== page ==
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Dividend Stocks

Investing in dividend stocks is a good way to build long-term wealth.

Dividend stocks aren’t dependent on their share price rising to be successful investments. When you buy a dividend stock, you’ll receive a steady stream of income—generally on a quarterly basis. If the market crashes and the share price begins to fall, the nice 3% or 4% yield (or higher) will soften the blow.

Dividends are a measure of a company’s success and its commitment to shareholders. The companies that consistently grow their dividends are the ones whose sales and earnings are also growing. Companies that lose money or fail to grow usually don’t pay a dividend.

When a company pays a dividend—and especially if it makes an effort to increase that dividend every year—it shows that it cares about rewarding shareholders. Paying a dividend is also a savvy way to attract investors, which is why the share prices of most dividend stocks appreciate over time.

Dividend-paying stocks aren’t going to make you rich overnight. But they can significantly build up your nest egg if you buy and hold them for years, or even decades.

Not all dividend-paying stocks build wealth. You need to search for investments with timelessness and longevity—companies that are sure to not only be around 20 or 30 years from now, but still thriving. Dividend stocks become more powerful, and usually make up a larger part of your annual return, the longer you hold on to them.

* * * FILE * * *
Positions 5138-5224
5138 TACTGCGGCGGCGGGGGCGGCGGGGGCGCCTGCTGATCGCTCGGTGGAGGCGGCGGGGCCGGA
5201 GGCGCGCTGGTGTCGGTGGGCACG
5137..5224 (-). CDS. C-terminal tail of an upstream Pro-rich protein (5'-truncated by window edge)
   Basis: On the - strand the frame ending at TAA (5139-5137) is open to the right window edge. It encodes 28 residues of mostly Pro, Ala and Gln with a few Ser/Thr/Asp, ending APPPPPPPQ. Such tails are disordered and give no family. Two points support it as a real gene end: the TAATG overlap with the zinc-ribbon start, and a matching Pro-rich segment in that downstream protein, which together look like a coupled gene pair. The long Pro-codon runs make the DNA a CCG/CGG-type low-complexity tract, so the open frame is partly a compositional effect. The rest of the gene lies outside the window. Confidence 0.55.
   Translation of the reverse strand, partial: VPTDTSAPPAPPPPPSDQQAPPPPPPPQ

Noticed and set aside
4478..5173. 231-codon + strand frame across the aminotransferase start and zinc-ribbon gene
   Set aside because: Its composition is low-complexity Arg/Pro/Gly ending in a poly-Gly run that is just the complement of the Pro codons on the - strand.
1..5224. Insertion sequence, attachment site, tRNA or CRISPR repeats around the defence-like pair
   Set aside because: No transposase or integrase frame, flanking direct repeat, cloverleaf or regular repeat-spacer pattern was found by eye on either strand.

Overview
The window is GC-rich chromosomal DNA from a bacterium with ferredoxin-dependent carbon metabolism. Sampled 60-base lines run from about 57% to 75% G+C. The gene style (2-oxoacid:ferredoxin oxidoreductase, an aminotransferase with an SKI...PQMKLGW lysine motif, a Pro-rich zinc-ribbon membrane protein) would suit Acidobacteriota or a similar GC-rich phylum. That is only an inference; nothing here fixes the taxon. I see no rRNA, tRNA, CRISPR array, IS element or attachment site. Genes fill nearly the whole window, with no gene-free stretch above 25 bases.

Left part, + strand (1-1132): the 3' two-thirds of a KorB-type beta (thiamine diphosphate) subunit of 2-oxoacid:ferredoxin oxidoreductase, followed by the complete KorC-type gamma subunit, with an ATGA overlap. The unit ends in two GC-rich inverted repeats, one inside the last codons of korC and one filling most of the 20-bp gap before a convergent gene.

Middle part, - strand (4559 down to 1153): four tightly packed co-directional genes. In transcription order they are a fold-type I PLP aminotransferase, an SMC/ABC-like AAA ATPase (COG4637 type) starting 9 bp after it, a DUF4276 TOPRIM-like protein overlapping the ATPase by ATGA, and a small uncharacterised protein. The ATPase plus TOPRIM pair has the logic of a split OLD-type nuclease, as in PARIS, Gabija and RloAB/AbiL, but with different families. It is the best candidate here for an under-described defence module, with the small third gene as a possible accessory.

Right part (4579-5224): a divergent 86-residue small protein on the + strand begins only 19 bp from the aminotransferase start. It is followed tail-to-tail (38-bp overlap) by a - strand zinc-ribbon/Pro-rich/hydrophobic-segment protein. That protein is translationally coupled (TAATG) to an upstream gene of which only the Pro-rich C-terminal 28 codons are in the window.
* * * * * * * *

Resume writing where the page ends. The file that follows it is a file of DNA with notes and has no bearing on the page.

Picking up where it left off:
For example, if you had bought Wal-Mart (WMT) in April 1990, your current yield on cost would be about 19%. That means you’d be collecting 19% of the value of your original investment every year from dividends alone. If you’d invested $10,000, you’d now be collecting about $1,900 in dividend payments every year.

With investments like these, it’s best to let your money work for you as long as possible.

That can mean riding out some tough times. Wal-Mart declined 23% during the 2000 bear market, for example. Selling as the stock declined would have saved you some money in the short term, but you also would have forfeited that 19% annual yield.

When buying dividend stocks, you have two options. You can either collect the quarterly income or reinvest it to buy more shares. The latter is called a Dividend Reinvestment Plan, or DRIP, and is an easy way to increase the value of your position without having to do much.

To help you find the best dividend stocks, we offer two dividend services at Cabot Wealth Network. Those are the Cabot Dividend Investor, a service that has beaten the market since its February 2014 inception, and Cabot Income Advisor, an advisory that combines high-yield dividend stocks with covered calls options trading to earn more income. Both advisories are run by our dividend investing expert, Tom Hutchinson.

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